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Richard Wilson discusses Anton Chekhov’s unique approach to storytelling, his profound understanding of human mortality, and his compassion for others, all of which set him apart as a remarkable writer and human being.

There is a short story by Leonid Andreeyev, some critics likened him to Poe, indeed some called him the Russian Poe, the short story is “Lazarus,” about the man in the New Testament who is raised from the dead. Andreeyev explores Lazarus’ mien after being brought back to life. The tone is what he saw breaks him and anyone who comes in contact with him he can telepathically transmit this knowledge and they go mad, lose their appetite for life, become depressed, extremely depressed, an anhedonia sets in Lazarus that surrounds him like invisible wasps, eventually nobody wants to be around him. It’s too much. This knowledge. This knowledge of death.

We must accept this fact, this most personal of facts, thrown into the world, we will, eventually, be dead. Chekhov knew this, lived it and had digested his own death, he was Heidegger before Heidegger.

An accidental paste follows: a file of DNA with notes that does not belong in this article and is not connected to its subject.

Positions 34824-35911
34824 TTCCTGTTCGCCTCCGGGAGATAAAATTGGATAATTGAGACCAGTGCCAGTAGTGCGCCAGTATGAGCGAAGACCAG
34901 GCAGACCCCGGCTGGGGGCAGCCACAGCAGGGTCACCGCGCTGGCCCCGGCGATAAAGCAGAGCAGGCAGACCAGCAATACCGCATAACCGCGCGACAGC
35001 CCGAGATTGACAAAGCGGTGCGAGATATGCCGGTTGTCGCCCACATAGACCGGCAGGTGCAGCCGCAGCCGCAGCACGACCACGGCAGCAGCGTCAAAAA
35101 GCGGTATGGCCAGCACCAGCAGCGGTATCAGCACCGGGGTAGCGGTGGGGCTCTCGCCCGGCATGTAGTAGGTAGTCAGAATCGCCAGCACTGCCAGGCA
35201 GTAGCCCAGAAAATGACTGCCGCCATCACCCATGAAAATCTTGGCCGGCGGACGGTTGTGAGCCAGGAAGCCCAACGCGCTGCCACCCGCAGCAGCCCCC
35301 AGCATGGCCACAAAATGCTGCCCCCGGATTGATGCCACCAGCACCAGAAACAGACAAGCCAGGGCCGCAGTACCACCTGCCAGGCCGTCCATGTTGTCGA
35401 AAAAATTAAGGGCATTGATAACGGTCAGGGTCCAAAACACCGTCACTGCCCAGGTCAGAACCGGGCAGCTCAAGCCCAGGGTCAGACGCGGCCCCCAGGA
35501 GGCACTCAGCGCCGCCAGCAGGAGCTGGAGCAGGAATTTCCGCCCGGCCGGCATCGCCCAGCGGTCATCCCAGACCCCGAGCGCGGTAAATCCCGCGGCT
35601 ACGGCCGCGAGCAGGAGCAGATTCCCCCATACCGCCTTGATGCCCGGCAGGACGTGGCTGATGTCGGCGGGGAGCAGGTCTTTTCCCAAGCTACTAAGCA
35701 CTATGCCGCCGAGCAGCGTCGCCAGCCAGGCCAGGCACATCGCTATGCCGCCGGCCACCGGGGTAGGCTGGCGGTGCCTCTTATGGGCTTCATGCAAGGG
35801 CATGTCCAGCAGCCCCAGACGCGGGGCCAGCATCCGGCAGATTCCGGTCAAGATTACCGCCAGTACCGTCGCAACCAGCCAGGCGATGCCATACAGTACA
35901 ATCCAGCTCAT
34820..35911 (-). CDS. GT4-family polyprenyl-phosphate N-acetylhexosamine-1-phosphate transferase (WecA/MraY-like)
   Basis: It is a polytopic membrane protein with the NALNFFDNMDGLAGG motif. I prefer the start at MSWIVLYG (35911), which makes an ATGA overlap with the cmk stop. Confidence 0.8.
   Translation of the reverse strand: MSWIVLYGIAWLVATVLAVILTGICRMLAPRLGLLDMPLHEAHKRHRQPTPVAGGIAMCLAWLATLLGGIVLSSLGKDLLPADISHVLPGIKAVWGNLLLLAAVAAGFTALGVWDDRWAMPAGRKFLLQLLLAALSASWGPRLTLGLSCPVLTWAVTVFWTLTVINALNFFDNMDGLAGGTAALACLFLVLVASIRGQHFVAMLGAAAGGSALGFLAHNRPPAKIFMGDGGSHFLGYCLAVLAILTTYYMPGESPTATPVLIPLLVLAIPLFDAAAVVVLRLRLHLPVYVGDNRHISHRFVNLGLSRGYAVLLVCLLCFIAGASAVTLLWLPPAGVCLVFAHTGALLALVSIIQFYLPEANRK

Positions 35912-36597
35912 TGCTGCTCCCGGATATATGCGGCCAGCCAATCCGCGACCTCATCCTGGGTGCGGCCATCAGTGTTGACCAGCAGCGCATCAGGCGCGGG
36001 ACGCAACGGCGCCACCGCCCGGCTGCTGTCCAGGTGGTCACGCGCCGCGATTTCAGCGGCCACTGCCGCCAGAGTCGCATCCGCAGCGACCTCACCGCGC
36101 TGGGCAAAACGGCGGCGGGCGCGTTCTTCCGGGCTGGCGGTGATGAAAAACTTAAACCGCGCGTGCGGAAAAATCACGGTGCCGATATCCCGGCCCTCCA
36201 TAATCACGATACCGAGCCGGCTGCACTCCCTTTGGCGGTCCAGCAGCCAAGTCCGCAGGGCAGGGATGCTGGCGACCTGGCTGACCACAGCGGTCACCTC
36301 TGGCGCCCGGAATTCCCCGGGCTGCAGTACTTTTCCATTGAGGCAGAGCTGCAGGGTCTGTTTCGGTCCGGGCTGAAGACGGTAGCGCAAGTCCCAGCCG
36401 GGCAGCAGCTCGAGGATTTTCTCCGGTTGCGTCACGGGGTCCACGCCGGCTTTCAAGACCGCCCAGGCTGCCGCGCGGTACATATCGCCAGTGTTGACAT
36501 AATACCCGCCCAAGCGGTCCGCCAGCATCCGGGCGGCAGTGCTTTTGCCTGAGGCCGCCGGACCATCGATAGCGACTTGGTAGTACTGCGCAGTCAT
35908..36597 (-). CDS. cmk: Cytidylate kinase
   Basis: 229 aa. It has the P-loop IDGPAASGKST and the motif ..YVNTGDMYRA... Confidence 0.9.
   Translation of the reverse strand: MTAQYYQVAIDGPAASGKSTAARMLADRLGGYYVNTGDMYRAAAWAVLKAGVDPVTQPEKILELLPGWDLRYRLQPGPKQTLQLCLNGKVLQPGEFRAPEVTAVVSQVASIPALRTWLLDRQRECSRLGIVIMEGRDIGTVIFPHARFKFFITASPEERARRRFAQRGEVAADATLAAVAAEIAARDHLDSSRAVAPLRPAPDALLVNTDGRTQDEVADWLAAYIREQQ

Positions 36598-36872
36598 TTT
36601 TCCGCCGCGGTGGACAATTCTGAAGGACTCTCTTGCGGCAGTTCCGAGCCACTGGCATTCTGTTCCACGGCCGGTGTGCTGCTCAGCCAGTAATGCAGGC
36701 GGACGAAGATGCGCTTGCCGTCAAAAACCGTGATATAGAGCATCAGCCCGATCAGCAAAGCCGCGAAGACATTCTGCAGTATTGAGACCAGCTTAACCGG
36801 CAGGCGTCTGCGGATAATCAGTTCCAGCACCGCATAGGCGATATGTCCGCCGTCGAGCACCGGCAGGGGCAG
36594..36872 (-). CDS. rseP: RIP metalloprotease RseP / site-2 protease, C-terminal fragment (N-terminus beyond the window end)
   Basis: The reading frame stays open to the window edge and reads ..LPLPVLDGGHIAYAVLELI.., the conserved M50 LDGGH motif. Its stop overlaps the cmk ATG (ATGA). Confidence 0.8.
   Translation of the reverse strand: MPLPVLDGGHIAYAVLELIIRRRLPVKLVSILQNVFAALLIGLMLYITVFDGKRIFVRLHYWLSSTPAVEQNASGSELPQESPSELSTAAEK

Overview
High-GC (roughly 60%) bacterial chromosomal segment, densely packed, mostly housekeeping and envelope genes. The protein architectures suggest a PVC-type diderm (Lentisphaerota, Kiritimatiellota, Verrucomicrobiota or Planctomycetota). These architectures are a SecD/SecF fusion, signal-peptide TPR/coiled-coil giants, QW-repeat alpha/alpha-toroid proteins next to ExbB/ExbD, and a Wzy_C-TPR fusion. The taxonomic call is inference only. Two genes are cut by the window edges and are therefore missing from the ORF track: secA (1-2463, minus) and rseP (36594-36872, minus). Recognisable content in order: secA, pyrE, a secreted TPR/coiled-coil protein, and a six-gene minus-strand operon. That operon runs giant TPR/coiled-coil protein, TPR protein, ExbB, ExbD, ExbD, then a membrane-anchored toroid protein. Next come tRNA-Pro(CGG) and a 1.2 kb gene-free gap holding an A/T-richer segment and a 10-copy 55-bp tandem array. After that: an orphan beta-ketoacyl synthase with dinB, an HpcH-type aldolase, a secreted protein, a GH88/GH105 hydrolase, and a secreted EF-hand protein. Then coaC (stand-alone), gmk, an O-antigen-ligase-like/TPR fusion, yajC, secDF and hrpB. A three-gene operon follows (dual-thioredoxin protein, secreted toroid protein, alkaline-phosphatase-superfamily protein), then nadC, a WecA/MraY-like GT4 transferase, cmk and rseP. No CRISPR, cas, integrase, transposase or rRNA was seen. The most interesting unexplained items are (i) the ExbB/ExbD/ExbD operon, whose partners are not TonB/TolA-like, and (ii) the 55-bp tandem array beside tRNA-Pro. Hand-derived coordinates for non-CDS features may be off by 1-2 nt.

Before Chekhov, the short story was seen as an inferior art form, something with a mold, a recipe, beginning, middle, end, oftentimes a message, similar to a parable, a folktale, or they were feuilletons, impressionist sketches, a dalliance, something cute, interesting, inferior. Enter Anton Pavlovich, at a young age, Chekhov contracted tuberculosis, between the ages of 26 and 29, 1886-1889, his so-called “pessimistic era.” Most of his stories before 1886 were either humorous or sketches, his first serious work was The Steppe, which came out in 1888. In his stories, he mentions death 420 times. After 1888, his stories increasingly jettisoned plot for an emotional theme, a piece of life that begins in the middle of a story, the theme develops, the story ends with no packaged ending, no sign even that there will be an ending, he was the first to give a story the frame of a human life. Life is, then it isn’t and the end does not come blaring horns. As I write I may die. So too could you. Chekhov’s stories come out of fog, we witness living, the fog comes again. At first Russians and then Europeans didn’t know what to do with this, so they dismissed it. Pessimistic macabre sketches, talentless said Tolstoy, some were perspicacious enough to realize the man who was a companion of Death had grafted the human condition onto human story. No more were characters ciphers, symbols, tools. They were alive, and when the camera, Chekhov, puts the last period at the end, it isn’t over. In the story “Misery” the cab driver wants to tell his customers that his son died, nobody wants to listen, he’s a poor cabbie, he’s tipsy, fuck him, in the end he tells his horse. The end. In my mind, I thought of the driver for years, what happened? Did he ever accept death? Tell someone? In “The Bishop,” the bishop gets sick, sees his mother, wants to be consoled and called her son, she only calls him your honor, in the end he dies and is happy running where he did as a child, his mother calling for him. The end. But his mama? Did she ever realize her mistake? Chekhov says no, but he doesn’t know for sure. Was it a deathbed realization?